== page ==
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Santarus, Glaxo Ink Zegerid Deal

U.K.-based Glaxo will develop and commercialize Zegerid products in a number of non-U.S. markets.

Updated 12:25 p.m. EST

Shares of



climbed Monday after the specialty pharmaceutical company announced an agreement with



to commercialize prescription and over-the-counter immediate-release heartburn reliever Zegerid.

It is the second Zegerid agreement for San Diego-based Santarus, which noted the impact of generic and competitive-pricing pressures earlier in the year.

British drugmaker Glaxo was the most likely company to partner with Santarus because of its history in prescription heartburn products, lack of presence today and its stated interest in adding to its worldwide portfolio, noted Rodman & Renshaw analyst Michael Higgins in a report Monday. He points out that Glaxo's venture capital arm vetted and contributed to Santarus' capital raising ahead of its 2004 IPO.

Monday's deal enables Glaxo to develop and commercialize Zegerid products, which are proprietary combinations of proton pump inhibitor (PPI) omeprazole and antacids, in a number of non-U.S. markets, including Africa, Asia (excluding Japan), the Middle East and Central and South America, and to distribute and sell it in the U.S Virgin Islands and Puerto Rico.

Santarus CEO Gerald Proehl said in a conference call Monday that the company expects sales in the U.S. Virgin Islands and Puerto Rico to begin as early as the first quarter of 2008 and anticipates it will launch in the next 12 months to 24 months in the other markets, first in the prescription form with the over-the-counter formulations following.

Of the non-U.S. markets included in Monday's deal, Japan and Europe are notably missing, Higgins remarked in an interview, questioning why they weren't part of the deal. "Consistent with their previous comments, they have been seeking one marketing partner for all of these territories rather than a partner in each country," he noted in the report prior to the conference call.

Proehl said on the conference call that this was because Santarus has intellectual property related to the non-enteric coated tablet but not the powder or capsule in Europe. However, he said the company is still talking to companies about those partnering opportunities, noting, "whether or not there's interest in other parts of GSK is something we'd talk about when we get to that point."

Santarus already has an over-the-counter license agreement for clinical product development with



HealthCare Products division. That agreement relates to lower-dose strength of 20-milligram omeprazole in the U.S. and Canada.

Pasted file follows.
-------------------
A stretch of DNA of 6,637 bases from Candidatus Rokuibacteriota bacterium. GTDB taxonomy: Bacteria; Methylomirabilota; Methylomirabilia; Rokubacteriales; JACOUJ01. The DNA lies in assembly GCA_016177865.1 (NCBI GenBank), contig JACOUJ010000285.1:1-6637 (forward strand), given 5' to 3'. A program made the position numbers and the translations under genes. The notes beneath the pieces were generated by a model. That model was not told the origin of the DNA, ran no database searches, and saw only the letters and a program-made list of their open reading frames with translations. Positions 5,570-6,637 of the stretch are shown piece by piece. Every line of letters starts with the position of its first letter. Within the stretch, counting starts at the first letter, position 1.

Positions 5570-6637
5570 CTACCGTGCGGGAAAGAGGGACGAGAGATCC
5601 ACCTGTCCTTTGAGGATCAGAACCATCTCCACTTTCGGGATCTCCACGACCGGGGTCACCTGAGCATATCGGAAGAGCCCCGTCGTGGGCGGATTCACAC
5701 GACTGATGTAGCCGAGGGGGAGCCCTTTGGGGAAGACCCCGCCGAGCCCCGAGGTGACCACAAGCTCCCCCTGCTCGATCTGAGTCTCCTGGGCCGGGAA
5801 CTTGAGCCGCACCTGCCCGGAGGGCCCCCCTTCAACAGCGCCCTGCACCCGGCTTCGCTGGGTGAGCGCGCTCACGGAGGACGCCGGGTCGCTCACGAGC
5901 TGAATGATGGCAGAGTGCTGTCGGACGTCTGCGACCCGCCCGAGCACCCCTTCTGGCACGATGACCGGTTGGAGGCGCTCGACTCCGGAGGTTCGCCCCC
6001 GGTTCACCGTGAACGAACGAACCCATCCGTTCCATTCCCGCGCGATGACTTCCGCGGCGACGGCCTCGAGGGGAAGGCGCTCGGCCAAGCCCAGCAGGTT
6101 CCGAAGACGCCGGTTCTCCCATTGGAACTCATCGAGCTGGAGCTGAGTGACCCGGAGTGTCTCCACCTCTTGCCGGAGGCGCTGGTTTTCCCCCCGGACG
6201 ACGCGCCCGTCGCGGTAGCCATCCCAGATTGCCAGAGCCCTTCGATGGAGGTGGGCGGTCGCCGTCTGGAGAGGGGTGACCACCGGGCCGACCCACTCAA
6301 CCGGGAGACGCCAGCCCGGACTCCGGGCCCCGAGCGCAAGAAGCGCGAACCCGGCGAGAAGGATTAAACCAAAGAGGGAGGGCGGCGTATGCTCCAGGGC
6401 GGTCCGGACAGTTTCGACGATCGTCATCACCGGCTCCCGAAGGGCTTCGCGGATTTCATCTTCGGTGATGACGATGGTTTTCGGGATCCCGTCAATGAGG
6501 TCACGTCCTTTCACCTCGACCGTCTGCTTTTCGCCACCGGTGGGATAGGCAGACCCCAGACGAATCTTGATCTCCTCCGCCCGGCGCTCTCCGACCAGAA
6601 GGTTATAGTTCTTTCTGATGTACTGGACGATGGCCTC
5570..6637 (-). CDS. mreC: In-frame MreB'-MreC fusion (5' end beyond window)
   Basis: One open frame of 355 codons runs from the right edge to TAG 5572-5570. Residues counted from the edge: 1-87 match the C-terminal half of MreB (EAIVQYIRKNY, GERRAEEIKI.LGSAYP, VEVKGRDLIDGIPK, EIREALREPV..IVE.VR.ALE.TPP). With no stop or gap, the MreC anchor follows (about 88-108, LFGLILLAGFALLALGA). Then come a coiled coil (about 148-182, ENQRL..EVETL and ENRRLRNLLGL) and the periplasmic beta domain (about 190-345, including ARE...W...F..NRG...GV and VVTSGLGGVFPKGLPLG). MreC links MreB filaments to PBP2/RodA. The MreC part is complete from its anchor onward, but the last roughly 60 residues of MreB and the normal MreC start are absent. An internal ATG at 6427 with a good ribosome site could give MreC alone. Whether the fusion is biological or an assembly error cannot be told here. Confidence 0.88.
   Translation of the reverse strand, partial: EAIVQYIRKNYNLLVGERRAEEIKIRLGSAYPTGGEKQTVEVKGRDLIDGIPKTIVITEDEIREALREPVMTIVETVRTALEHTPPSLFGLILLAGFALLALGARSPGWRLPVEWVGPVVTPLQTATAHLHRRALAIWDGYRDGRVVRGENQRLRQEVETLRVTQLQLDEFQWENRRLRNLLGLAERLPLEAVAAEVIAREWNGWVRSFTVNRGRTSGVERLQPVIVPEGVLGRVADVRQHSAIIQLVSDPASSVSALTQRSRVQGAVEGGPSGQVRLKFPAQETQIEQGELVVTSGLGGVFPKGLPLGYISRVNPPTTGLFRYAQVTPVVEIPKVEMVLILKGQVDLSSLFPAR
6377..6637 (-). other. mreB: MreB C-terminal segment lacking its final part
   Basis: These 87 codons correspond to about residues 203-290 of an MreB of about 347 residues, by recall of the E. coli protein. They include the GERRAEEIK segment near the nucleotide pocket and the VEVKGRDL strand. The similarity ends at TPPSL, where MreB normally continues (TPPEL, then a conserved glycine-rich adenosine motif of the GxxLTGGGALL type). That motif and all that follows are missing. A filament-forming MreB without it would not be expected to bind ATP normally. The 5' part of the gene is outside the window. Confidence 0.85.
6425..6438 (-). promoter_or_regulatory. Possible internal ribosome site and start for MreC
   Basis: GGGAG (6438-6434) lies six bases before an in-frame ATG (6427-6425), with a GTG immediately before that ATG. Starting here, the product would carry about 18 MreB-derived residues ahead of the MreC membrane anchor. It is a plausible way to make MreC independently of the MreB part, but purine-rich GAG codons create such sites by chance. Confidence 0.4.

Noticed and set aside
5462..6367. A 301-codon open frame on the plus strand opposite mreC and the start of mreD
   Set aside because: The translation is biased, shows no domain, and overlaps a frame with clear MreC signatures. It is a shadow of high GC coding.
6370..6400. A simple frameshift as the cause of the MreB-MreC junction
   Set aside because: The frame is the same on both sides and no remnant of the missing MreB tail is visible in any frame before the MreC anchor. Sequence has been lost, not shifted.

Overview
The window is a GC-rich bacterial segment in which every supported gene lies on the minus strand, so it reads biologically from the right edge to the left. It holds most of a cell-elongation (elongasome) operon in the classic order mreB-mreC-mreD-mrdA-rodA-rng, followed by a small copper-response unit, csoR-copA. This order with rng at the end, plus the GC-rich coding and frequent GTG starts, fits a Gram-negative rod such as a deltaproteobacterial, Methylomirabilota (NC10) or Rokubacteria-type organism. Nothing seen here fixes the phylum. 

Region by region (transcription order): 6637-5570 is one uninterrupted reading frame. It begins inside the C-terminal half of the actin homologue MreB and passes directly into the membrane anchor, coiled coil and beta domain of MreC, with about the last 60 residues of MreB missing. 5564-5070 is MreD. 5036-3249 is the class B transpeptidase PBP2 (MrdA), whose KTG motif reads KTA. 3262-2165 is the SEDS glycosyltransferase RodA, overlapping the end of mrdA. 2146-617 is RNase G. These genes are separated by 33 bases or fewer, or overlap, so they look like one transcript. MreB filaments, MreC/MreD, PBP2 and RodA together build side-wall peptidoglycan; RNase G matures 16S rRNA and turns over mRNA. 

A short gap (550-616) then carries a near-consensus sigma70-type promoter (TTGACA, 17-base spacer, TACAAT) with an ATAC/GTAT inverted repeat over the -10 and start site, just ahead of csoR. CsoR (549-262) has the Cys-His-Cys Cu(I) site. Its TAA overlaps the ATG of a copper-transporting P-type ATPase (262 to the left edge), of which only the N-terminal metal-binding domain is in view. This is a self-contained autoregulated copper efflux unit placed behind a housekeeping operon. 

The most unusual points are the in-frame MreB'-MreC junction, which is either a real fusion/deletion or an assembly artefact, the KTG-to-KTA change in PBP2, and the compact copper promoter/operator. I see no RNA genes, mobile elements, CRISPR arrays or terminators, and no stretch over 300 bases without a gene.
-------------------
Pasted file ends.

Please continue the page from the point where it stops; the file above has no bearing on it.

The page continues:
The company also has a license agreement with the University of Missouri for its patents and pending patent applications for specific formulations of PPIs with antacids and other buffering agents.

Zegerid products compete with prescription PPIs, such as



Nexium and



Protonix as well as with over-the-counter options like Prilosec OTC.

With second-quarter earnings, Santarus said that the benefits of its sales force expansion were being impacted by stronger-than-expected growth in generic omeprazole and its impact on PPIs and competitive pricing pressures from managed care plans. As a result, the company said it no longer had sufficient clarity to provide specific revenue guidance for 2008.

Since then, Santarus has brought a lawsuit against

Par Pharmaceutical


for infringement of three patents for Zegerid capsules, which it says expire in 2016, after Par field a new-drug application (ANDA) with the Food and Drug Administration. Because Santarus filed the lawsuit within 45 days of Par's FDA filing, the agency is barred from approving Par's ANDA for 30 months or until a court decision in favor of Par.

"The patent protection of the drug-delivery companies has certainly been under fire since the Supreme Court decision in April -- they've been hit in their shares ... by this development," Higgins says of both Santarus and

Penwest Pharmaceuticals


, both of which have received generic-drug challenges this year. Notably, Santarus shares, which started the year at $8.03, closed Monday at $2.68, and Penwest began 2007 at $16.54 and closed Monday at $5.60.

For 2007, Santarus previously expected to report total revenue of $90 million to $95 million and a net loss at or below $55 million. Per the agreement announced today, Santarus will receive $11.5 million upfront and tiered double-digit royalties.

Glaxo can make a buyout payment 20 years after the effective date of the agreements.

Santarus closed Monday up 5.5% at $2.68. Glaxo closed up 49 cents, or 0.9%, at $53.17.

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